The most insightful aspect of Trout’s discussion of Peirce’s method of science, however, consists in her pointing out some potential problems for the application of the method that Peirce leaves unaddressed in the “Illustrations” series. Trout conjoins the concept of “socio-political secondness” with that of “false universalization” to demonstrate that “hegemonically exclusionary accounts of reality result in societal-level exclusionary habits, which can be internalized conceptually by individual community members, such that the very concepts by which individuals think about their world can reflect hegemonic, exclusionary habits” (p. 129). This leads to a description of “socio-politically biased conceptualization” as follows: Socio-politically biased conceptualization occurs, for example, when the experience of a hegemonic group or groups (such as whites, men, the economically secure, etc.) becomes internalized as the falsely universalized concept of “human experience.” A byproduct of this exclusionary conceptual internalization, which can function non-consciously or instinctively, is the perception that non-hegemonic perspectives (voiced by people of color, women, the poor, etc.) are problematic conceptually, that is, crazy, over-reactive, off-base, or simply irrelevant. This can lead to the dismissal of non-hegemonic perspectives. (p. 129).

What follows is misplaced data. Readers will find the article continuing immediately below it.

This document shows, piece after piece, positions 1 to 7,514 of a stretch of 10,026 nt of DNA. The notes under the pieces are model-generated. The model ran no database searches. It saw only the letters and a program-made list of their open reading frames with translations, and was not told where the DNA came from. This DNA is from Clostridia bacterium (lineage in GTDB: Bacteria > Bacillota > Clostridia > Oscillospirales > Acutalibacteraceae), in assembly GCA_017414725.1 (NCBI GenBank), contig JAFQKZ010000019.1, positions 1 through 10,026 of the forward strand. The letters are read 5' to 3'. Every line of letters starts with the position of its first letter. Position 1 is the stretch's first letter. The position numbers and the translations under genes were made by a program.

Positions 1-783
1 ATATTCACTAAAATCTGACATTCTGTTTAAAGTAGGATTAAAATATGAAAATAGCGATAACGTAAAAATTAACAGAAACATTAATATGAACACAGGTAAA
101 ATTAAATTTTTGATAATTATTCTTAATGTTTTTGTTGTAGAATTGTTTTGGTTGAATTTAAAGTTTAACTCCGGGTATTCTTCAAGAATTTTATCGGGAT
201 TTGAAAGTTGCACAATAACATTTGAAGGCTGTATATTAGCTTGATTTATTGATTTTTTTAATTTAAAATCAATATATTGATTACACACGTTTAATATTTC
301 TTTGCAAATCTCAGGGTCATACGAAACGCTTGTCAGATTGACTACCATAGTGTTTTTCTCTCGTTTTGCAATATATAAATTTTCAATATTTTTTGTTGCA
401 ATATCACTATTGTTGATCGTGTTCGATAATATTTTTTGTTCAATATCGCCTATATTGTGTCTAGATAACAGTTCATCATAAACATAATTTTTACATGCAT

For example, a member of a racial minority who denounces prejudiced treatment may be dismis,sed as over-reactive or resentful by white people who sincerely believe that racism is over in the USA. Trout then explains how in the “Illustrations” Peirce leaves unaddressed the problem of how background “common-sensical” beliefs can operate nonconsciously to influence and bias the application of the method of science for settling communal belief (p. 129).

This leads to what Trout calls the “application problem” of the method of science (p. 146-149). When exclusionary, prejudicial, growth-inhibiting belief-habits are internalized nonconsciously by members of the community in positions of power, such beliefs become part of their internalized common-sense. As a result, even when people consciously pursue the method of science, they may discount or disregard, for the articulation of reality, the testimony or experience of oppressed people in the community. These prejudicial belief-habits, therefore, may thwart the application of the method of science, since crucial data –testimonies and experiences – are ignored.

Trout discusses the example of “craniology,” a pseudo-science that purported to demonstrate the superiority of the white race (p. 147-149).